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Help a loved one overcome addiction.
It's challenging to help a loved one struggling with any type of addiction. Sometimes a direct, heart-to-heart conversation can start the road to recovery. But when it comes to addiction, the person with the problem often struggles to see it and acknowledge it. A more focused approach is often needed. You may need to join forces with others and take action through a formal intervention.An intervention can motivate someone to seek help. Discover when to hold one and how to make it successful.
People who struggle with self destructive behaviors like alcohol abuse, drug addiction, eating disorder, anorexia, gambling, sex addiction, cyber addiction, infidelity, mental disorders, diabetes are often in denial about their situation and unwilling to seek treatment. Family members think that only hit bottom can motivate them to accept help from these self destructive behaviors and wanting help can take years.
When heart to heart talks and other attempts to help prove ineffective, staging an intervention has proven to be the best way to help the person get better. Intervention is the most convincing, powerful and successful method for helping people accept help.
In an intervention, a group of people who are important to an addict are gathered together, to make a detailed plan of action to talk with truth, love and respect in a non-confrontational and non-judgmental manner.
The goal of any intervention is to motivate the person to seek treatment in a respectful manner therefore intervention must be planned carefully to work as intended. Poorly planned intervention can worsen the situation or your loved one may feel attacked and become isolated or more resistant towards the treatment.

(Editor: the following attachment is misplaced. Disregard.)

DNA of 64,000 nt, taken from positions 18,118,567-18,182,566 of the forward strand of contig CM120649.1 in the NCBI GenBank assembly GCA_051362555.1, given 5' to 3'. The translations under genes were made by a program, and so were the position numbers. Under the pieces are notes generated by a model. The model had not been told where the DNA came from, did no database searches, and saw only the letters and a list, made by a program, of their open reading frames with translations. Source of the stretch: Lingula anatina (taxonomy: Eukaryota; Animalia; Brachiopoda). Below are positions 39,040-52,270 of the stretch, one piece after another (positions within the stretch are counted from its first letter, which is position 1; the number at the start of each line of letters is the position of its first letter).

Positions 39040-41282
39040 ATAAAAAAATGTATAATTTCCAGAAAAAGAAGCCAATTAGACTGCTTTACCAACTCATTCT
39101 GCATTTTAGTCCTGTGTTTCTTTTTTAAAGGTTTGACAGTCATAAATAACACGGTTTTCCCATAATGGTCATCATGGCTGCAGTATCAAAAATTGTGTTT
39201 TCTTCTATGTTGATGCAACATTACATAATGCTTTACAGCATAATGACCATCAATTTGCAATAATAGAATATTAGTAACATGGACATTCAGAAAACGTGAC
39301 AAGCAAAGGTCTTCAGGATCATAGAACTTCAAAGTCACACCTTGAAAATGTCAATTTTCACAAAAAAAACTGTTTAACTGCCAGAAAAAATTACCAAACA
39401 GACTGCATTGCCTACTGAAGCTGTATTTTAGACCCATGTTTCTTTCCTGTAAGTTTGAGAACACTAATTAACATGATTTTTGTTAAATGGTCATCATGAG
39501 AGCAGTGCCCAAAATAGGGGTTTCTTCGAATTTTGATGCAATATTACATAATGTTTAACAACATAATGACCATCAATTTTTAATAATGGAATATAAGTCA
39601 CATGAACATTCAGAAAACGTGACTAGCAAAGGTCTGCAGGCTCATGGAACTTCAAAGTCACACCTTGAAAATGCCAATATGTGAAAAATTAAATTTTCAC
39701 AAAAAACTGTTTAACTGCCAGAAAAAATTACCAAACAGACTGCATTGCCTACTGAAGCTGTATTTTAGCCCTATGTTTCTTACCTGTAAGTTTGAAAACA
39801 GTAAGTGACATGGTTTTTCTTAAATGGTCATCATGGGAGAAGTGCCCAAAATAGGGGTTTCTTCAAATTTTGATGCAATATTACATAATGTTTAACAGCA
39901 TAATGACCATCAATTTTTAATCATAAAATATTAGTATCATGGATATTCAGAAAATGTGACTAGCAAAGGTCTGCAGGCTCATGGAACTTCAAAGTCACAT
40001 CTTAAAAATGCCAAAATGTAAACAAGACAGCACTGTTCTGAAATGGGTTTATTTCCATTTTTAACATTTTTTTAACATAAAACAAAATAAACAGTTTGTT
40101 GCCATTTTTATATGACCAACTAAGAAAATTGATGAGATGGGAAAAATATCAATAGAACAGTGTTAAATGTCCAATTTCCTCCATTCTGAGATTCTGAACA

The solution lies in taking help from a professional counselor or an interventionist who can educate and train the group in an effective and efficient manner to accomplish the goals.
Examples of addictions that may warrant an intervention include:
-Prescription drug abuse
-Street drug abuse
People who struggle with addiction are often in denial about their situation and unwilling to seek treatment. They may not recognize the negative effects their behavior has on themselves and others.
An intervention presents your loved one with a structured opportunity to make changes before things get even worse and can motivate someone to accept help.
During the intervention, these people gather together to confront the person about the consequences of addiction and ask him or her to accept treatment. The intervention:
-Provides specific examples of destructive behaviors and their impact on the addicted person and loved ones.
-Offers a prearranged treatment plan with clear steps, goals and guidelines.
-Spells out how each person will be effected if a loved one refuses to accept treatment.
How does a typical intervention work?
An intervention usually includes the following steps:
Make a plan
Form the intervention team
Decide on specific consequences
Make notes on what to say
Hold the intervention meeting
A successful intervention must be planned carefully and under supervision to work as intended. A poorly planned intervention can worsen the situation — your loved one may feel attacked and become isolated or more resistant to treatment.
It is important to have the professional to guide intervention to help you stay on track if your loved one:
-Has a history of serious mental illness
-Has a history of violence
-Has shown suicidal behavior or recently talked about suicide
-May be taking several mood-altering substances
-It's especially important to consult an intervention professional if you suspect your loved one may react violently or self-destructively.